4) The fourth reason for submission is that beneath and above the civil authority is a greater reality, namely, the moral law of God expressed in the words “right” and “wrong.”

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Subjection to God and Subjection to the State, Part 3 Subjection to God and Subjection to the State, Part 3 (Audio: Listen, Download; Print sermon)
1) What is the evidence from the Bible that God sometimes approves of his people not submitting to the very authority he had put in place? That is, what is the evidence for God-approved civil disobedience?

And 2) when is such civil disobedience right, and what should it look like?
Subjection to God and Subjection to the State, Part 4 (Audio: Listen, Download; Video: Watch, Download; Print sermon)
We are first citizens of heaven with a mandate to magnify King Jesus on the earth. And part of his mission for us is to enter all the spheres of society and culture with the light and taste and aroma and truth of Christ, including government.
[2] Articles from “In the Nick of Time” by Dr. Kevin T. Bauder, Central Baptist Theological Seminary

[3] The Indigenous Pilgrim Principle: A Theological Consideration of the Christian, the Church, and Politics, by Jeffrey Volkmer (Assistant Professor of Biblical & Theological Studies, Biola University)
Indigenous Principle (Adaptation to the World)
  • The Gospel must incarnate, or be made manifest, in every culture and people of the world (the Great Commission).
  • The Gospel and Christians ought to be a complementary part of culture and society.
The Pilgrim Principle (Confrontation and Separation) Christians pull away and out of culture.
  • Christians live in a manner contrary to culture.
  • We are aliens and exiles in our own cultures, societies, and families.

May I suggest some guidelines that may help us to know when to act upon each influence.

1. How do we know when to be Pilgrims (i.e., separate ourselves)?

a. Is there a sin issue involved?

i. There is never a good time to do something wrong. We are always Christians and that Christianity must work itself into every nook and cranny of our lives.

b. Does our separation or coming out make God look good or further the Gospel?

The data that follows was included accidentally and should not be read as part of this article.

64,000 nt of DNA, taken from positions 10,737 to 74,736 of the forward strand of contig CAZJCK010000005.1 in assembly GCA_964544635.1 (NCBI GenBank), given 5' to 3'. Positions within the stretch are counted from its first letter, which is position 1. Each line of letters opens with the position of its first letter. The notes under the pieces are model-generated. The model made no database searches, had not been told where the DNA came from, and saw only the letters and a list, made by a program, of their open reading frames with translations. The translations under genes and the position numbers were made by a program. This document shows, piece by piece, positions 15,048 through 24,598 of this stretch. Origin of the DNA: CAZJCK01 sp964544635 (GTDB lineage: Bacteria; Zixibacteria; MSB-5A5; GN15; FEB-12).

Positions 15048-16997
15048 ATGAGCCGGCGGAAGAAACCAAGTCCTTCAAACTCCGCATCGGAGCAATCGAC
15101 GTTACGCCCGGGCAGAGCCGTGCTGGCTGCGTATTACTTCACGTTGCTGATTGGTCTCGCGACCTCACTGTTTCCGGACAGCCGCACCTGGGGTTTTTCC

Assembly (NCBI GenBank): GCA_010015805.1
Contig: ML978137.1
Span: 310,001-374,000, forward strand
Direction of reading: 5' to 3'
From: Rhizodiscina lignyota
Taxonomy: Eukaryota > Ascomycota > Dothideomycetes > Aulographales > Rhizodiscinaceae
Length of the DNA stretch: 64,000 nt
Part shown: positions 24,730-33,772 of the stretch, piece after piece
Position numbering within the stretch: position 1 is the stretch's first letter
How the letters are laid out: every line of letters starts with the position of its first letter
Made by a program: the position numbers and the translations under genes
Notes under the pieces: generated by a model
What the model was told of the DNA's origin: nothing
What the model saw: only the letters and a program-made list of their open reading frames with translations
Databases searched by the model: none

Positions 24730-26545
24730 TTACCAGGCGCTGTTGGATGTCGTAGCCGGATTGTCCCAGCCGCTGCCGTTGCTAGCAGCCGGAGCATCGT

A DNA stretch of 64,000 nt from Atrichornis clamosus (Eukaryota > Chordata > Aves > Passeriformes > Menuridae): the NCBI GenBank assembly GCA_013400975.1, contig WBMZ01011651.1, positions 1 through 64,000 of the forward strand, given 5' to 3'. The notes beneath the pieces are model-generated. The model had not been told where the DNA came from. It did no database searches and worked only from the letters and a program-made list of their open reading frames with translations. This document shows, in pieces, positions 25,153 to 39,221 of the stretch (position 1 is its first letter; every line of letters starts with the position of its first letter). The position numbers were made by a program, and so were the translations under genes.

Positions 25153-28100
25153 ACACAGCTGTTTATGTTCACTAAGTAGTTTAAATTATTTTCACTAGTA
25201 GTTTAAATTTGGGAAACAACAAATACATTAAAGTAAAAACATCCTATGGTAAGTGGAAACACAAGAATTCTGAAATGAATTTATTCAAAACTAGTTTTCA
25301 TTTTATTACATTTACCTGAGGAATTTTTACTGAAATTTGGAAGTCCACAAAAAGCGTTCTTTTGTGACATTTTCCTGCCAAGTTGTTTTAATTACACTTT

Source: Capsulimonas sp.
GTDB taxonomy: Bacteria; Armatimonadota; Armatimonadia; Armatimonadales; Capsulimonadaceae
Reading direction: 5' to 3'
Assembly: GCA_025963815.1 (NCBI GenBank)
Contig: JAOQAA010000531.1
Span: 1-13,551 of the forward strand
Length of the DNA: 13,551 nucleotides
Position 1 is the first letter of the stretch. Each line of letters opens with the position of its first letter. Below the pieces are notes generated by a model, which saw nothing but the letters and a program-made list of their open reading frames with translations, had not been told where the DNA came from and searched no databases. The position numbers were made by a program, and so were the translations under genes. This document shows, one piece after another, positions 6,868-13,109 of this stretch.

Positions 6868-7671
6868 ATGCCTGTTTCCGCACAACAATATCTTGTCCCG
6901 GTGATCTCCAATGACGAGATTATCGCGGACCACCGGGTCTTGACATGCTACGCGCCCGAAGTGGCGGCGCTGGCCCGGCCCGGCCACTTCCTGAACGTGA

i. We ought to stand for Biblical Truth.

ii. Does the act of separation create opportunities to share the Gospel?

c. Is the Holy Spirit convicting our spirit?

i. Do you feel God’s leading about a certain situation or feel uncomfortable about something?

2. How do we know when to be Indigenous (i.e., be complementary w/culture)?

a. When it furthers the Gospel (1 Cor 9:22).

b. We must ‘win’ the right to another conversation (1 Cor 8:9, 2 Cor 6:3).

i. This was a favorite saying of a missions professor of mine at Dallas Seminary. We must always be cognizant of how we ‘come off’ and must be sure that our actions do not close off opportunities for us to love our neighbor and have meaningful relationships.

c. Know your ‘cultural scripts’ (1 Cor 10:23-30).

i. Linguists and anthropologists have developed this phrase to describe the social and cultural significance lying behind various cultural forms. Cultural scripts are those unspoken assumptions that are attached to many, many things. (Read the complete article)

[3] “Separation of Church and State” and blog by Jerald Finney, a Baptist and a lawyer. Finney’s blog contains a lot more articles of interest for pastors considering whether or not to incorporate their churches or ministries. Biblical Law Center, a ministry of the Indianapolis Baptist Temple under Dr. Greg Dixon, also provides a lot of articles on the issue of non-registration of churches.

[4] “Why Last Saturday’s Political Conclave of Evangelical Leaders Was Dangerous” by David Neff
I believe that Christians have an urgent duty to engage the social, economic, and moral threats to a healthy society. That requires a wide variety of political action. However, one thing it doesn’t call for is playing kingmaker and powerbroker.